Preview: Hello and Goodbye, Trafalgar Studios, London
Sibling rivalry in the slums of South Africa
Thursday 24 April 2008
For his latest role, Rafe Spall plays Johnny, a lonely young man struggling to escape from the dark shadow cast by his father. Fortunately for the actor son of Timothy Spall, it's not a case of art imitating life. The 25-year-old has been busy building a name for himself as the dim-witted DC Cartwright in Hot Fuzz and, on television, in A Room with a View (playing George to his father's Mr Emerson), followed by critically acclaimed turns in He Kills Coppers and as Frankie Howerd's lover in Rather You Than Me, opposite David Walliams.
Hello and Goodbye, an emotionally bruising two-hander about sibling rivalry, marks his bracing return to the stage. "It's a gift of a part but the downside is how tough it is," says Spall. "That's the reason I took it – I wasn't sure I was quite up to the challenge. It's very far outside my comfort zone."
One of Athol Fugard's earliest works, Hello and Goodbye has a semi-autobiographical, lyrical tone which sets it apart from the South African playwright's more famous clarion calls about apartheid, Sizwe Banzi is Dead and The Island.
Set in the slums of Port Elizabeth in 1965, it dramatises an intense night when Johnny, who has devoted his life to tending his invalid father, receives an unexpected – and unpleasant – visit from his long-lost sister, Hester (Saskia Reeves). "They're white trash, really," says Spall. "Johnny's got no friends, no life, no job. But there's something quite endearing about him."
Spall most recently appeared on stage in John Gabriel Borkman at the Donmar and Alaska at the Royal Court. "After that I swore I'd never do a play again. The nerves shredded my stomach. But I love doing plays, it's the biggest challenge of my profession."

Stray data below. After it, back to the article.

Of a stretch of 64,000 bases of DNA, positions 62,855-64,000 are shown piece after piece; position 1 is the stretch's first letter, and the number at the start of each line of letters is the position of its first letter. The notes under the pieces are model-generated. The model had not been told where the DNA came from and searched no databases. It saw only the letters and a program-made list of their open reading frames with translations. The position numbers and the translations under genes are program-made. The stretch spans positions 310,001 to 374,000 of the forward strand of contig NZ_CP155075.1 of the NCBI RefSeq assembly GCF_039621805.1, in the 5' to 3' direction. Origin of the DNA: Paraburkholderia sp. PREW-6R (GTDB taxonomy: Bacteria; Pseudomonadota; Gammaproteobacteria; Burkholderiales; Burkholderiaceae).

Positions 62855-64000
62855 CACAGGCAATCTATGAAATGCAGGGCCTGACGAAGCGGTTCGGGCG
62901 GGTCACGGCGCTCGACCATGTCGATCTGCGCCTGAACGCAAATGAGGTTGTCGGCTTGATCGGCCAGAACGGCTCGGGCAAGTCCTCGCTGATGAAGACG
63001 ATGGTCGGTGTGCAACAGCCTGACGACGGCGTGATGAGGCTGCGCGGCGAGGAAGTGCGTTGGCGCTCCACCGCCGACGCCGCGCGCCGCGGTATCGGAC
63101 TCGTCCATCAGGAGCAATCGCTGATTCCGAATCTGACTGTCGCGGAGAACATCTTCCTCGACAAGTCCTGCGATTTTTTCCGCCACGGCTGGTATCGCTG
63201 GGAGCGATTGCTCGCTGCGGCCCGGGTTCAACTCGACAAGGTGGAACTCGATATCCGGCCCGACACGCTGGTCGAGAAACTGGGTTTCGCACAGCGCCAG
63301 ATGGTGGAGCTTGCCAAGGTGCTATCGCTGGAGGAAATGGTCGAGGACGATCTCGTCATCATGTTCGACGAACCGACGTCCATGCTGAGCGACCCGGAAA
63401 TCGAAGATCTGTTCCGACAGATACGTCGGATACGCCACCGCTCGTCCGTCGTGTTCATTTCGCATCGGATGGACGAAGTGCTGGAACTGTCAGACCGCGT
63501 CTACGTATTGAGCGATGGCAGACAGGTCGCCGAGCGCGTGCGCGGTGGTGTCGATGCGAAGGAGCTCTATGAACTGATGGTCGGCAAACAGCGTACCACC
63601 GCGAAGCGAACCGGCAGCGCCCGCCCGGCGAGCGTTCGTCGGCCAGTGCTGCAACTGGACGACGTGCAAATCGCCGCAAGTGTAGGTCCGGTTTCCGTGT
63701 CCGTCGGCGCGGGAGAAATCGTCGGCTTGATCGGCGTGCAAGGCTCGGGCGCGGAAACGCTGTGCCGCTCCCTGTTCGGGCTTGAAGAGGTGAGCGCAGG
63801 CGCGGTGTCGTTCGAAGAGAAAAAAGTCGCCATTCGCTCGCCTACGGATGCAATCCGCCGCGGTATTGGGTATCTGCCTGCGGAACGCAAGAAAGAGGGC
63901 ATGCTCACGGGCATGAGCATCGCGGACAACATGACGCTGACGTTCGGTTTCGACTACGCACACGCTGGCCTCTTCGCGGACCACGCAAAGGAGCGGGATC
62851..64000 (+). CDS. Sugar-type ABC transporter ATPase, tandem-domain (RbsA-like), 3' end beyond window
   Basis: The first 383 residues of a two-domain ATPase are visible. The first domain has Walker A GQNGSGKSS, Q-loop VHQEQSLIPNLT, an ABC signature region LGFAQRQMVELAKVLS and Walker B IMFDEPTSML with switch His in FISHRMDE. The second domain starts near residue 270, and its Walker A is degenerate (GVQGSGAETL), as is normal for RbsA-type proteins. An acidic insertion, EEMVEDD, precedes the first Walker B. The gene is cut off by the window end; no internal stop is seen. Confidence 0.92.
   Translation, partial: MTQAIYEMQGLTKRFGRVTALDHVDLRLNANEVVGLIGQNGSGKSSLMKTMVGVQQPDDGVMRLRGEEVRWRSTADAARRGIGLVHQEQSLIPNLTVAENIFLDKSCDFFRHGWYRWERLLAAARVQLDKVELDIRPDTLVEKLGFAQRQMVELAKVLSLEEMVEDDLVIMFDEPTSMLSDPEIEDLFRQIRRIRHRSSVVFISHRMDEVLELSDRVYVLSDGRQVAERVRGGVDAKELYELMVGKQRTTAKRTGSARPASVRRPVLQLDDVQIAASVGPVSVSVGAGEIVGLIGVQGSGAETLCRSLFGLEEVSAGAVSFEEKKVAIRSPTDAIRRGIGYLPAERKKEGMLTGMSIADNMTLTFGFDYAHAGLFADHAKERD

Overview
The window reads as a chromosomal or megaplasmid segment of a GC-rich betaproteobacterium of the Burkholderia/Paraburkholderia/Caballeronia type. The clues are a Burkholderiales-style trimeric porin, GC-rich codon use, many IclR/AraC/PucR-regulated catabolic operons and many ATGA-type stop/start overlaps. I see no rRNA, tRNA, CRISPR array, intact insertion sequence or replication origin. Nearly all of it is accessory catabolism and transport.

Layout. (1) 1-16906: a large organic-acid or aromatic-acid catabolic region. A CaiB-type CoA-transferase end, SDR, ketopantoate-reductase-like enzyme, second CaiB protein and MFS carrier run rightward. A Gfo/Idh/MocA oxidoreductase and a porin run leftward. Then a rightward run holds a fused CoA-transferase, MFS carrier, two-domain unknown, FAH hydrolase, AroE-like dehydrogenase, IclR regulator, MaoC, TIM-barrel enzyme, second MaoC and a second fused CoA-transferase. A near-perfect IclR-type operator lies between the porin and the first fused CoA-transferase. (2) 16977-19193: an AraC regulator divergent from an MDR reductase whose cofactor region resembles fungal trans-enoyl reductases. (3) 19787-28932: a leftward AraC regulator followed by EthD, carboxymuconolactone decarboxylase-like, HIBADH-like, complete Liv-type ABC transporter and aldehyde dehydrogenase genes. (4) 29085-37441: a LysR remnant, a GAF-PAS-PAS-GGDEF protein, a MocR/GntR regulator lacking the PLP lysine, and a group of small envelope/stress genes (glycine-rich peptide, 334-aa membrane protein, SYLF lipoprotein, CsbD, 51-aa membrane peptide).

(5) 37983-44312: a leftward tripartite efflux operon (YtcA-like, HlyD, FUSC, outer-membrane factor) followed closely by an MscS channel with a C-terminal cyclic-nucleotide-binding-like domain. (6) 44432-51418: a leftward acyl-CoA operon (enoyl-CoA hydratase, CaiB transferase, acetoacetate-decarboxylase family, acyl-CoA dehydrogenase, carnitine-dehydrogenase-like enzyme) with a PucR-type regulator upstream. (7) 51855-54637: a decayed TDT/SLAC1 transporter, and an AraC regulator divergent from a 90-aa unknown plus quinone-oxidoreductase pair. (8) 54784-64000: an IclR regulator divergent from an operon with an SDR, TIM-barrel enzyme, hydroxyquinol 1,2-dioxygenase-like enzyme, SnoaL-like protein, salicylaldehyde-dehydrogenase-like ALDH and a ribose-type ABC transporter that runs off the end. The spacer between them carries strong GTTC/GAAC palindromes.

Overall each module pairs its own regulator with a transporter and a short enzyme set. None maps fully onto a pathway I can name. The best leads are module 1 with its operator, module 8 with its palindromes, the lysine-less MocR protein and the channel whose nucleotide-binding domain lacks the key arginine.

Are his nerves worse when his father's in the audience? "It's like when you were in the school play, you'd get more nervous when your mum and dad were watching. But I've stopped asking my parents to opening night now – it's terrifying enough without them."
To 17 May (0870 060 6632)
Maisie Williams single-handedly rises to the challengeTV
Arts & Ents blogs
- 1 Saudi preacher who 'raped and tortured' his five -year-old daughter to death is released after paying 'blood money'
- 2 Kim Kardashian on Bruce Jenner's 'story': 'We support him no matter what, and I think when the time is right, he'll talk'
- 3 Russian girl takes her own life after parents find pornography on her computer
- 4 Ball pool for adults opens in London
- 5 Amal Clooney gives excellent response to fashion question at European Court of Human Rights
The Jump 2015 line-up: Joey Essex, Mike Tindall, Jodie Kidd and co take to the slopes
Game of Thrones: Grey Worm actor Jacob Anderson is all for more male nudity – as long as he can keep his clothes on
Roald Dahl letter warning student to 'eschew beastly adjectives' goes viral 35 years later
Martin Scorsese 'in shock and sorrow' after death on set of new film Silence
The secret joke hidden in Silence of the Lambs' most famous line
9 reasons Greece's experiment with the radical left is doomed to failure
'We would evict Queen from Buckingham Palace and allocate her council house,' say Greens
Have we reached 'peak food'? Shortages loom as global production rates slow
Greece elections: Syriza and EU on collision course after election win for left-wing party
British Muslim school children suffering a backlash of abuse following Paris attacks
British grandmother Lindsay Sandiford faces execution by firing squad in Indonesia